This Song Will Save Your Life by Leila Sales
My rating: 5 of 5 stars
This book was a slow hook for me, but once I was on the hook, I couldn't stop reading all the way to the end. It's like that dance club where the first song you here isn't your jam, and you waffle over sticking around to see if it gets any better, or cut your losses and bounce to the next venue. At the beginning, Elise is struggling to accept who she is, since who she is doesn't line up with the "in" or "cool" crowd at school. For me, this was right on the edge of whiny, which is another way of describing every teen girl who goes to high school ever.
I considered putting down the book and DNFing it. I'm glad I didn't. I mean, I'm glad I read more, because I was hooked by what comes next (things get real, very quickly) and I would have missed out on an amazing story, a journey Elise takes to find her true self and to realize that she's okay, even if she's not popular, that there's more to life than social status. So, I'm telling you, KEEP READING. It's worth it. Trust me. There were so many moments of clarity Elise has that are nearly poetry in musical form. You don't want to miss this. KEEP READING.
I also love the way she found herself, through the vehicle of music. Music can be incredibly therapeutic (my day job is therapy for kids), and for Elise, it proves to be her lifeblood. With her music, she finds a niche for herself from a completely unexpected place: the DJ booth at an underground dance club called Start.
She also finds the beginnings of love in Char, the boy who teaches her to DJ, and the fine art of kissing. Even more, she finds friends in unexpected places, like Mel, the club bouncer, and in Vicky and Pippa, who accept Elise from the start and become true friends.
Elise keeps this part of herself a secret for much of the book, until, of course, she can't, and has to face the fall out of it all. She's also plagued by a "Super Secret Diary" blog made by someone who thinks they've got her pegged, but is a cruel form of bullying. In the social status world of high school, this carries a heavy weight and causes a lot of grief for Elise, whose own friends think she's the one who writes the posts as a desperate cry for attention.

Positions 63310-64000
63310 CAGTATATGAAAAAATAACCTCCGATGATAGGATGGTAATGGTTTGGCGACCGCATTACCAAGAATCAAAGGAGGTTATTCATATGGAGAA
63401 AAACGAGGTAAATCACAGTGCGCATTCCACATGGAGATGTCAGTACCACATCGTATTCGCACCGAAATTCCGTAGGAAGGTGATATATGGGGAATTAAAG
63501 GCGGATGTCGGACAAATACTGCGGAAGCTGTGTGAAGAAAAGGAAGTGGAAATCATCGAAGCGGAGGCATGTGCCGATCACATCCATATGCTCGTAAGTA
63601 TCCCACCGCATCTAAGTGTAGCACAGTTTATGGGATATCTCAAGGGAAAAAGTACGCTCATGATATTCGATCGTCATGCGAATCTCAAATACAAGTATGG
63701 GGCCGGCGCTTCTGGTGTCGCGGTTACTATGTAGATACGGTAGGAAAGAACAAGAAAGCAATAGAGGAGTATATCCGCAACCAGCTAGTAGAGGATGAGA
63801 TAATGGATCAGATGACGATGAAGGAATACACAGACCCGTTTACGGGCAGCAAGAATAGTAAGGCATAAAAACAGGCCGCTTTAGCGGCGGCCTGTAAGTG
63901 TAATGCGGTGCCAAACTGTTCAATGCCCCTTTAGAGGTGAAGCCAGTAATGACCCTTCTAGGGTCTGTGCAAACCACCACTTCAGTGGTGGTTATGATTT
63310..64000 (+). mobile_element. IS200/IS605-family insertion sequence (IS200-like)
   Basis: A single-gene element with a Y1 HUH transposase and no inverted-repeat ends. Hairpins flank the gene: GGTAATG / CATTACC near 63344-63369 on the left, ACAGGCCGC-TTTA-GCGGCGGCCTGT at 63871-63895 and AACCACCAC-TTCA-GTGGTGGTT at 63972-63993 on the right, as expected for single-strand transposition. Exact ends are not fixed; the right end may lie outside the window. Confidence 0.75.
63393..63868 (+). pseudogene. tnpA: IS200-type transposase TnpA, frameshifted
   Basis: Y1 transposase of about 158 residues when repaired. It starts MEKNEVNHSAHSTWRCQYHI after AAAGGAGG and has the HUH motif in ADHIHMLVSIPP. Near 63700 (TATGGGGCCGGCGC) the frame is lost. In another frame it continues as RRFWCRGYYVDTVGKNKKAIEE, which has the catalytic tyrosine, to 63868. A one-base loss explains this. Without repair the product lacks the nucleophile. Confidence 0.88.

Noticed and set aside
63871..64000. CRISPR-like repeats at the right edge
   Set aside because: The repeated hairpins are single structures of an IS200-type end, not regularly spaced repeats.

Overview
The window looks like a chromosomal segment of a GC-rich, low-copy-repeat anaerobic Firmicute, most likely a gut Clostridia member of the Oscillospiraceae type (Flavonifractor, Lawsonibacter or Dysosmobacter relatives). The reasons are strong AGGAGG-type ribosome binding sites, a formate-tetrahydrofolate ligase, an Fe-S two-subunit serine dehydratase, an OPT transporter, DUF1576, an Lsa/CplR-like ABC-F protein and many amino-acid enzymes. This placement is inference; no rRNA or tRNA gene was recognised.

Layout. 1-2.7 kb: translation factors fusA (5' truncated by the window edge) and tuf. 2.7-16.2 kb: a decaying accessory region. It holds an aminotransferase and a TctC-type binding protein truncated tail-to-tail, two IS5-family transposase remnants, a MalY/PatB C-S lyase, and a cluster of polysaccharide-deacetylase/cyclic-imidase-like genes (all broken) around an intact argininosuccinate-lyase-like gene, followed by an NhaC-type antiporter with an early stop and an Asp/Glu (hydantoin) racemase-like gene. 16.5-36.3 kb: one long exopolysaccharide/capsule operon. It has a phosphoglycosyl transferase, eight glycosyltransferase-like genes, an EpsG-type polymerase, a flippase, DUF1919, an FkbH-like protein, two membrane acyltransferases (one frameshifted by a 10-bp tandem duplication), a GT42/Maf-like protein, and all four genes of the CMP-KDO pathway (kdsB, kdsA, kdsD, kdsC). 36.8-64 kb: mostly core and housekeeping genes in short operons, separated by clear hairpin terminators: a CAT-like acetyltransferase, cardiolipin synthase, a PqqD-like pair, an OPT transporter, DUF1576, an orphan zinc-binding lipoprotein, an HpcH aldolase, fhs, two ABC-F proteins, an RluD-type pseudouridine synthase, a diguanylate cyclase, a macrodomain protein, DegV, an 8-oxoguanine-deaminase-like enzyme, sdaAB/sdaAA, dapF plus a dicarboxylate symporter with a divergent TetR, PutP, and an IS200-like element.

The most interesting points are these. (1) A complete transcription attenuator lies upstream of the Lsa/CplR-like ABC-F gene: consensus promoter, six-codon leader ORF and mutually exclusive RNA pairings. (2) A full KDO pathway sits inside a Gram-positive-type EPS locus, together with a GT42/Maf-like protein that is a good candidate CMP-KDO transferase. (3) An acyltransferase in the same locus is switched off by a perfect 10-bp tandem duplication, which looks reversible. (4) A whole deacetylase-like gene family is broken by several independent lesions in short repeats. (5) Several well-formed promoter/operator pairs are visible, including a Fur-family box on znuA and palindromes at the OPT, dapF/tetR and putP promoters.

This book isn't about the pettiness of social status pecking order. It's not about what others think of you. It's not about the way people pigeonhole your identity after the first five seconds of meeting you, or worse, from a comment someone makes about you ("Lesbo," for example).
This book is about more. It's about finding and discovering who you really are, and embracing that you, without fear, without looking back, and without caring what others think of you. When Elise is able to do this for herself, she's got all the reason to live true to herself every day of her life, and she finds the surprising truth that she's more than socially popular, she's got the thing everyone scrabbling for status doesn't even know they need or want: she has true IDENTITY. She's found herself, and she's desirable for that simple fact of knowing who she really is.
With that knowledge, Elise can rise above the public judgment she's endured the whole horrible school year, and shrugs off her status persona, replacing it with her secret, underground DJ identity.
Of course, when her parents realize she's been lying to them, keeping secrets, and putting herself in dangerous situations, she's grounded, and not even welcome in her mother's and stepdad's house after something happens that hurts her younger sister, who's alarmingly similar to Elise in so many ways.
This book had surprising turns throughout, and an ending that was both magical and fulfilling and powerful, like the lyrics to your favorite song blasting out of the speakers.
Well worth the read, and highly recommended. This book will make you want to dance.
View all my reviews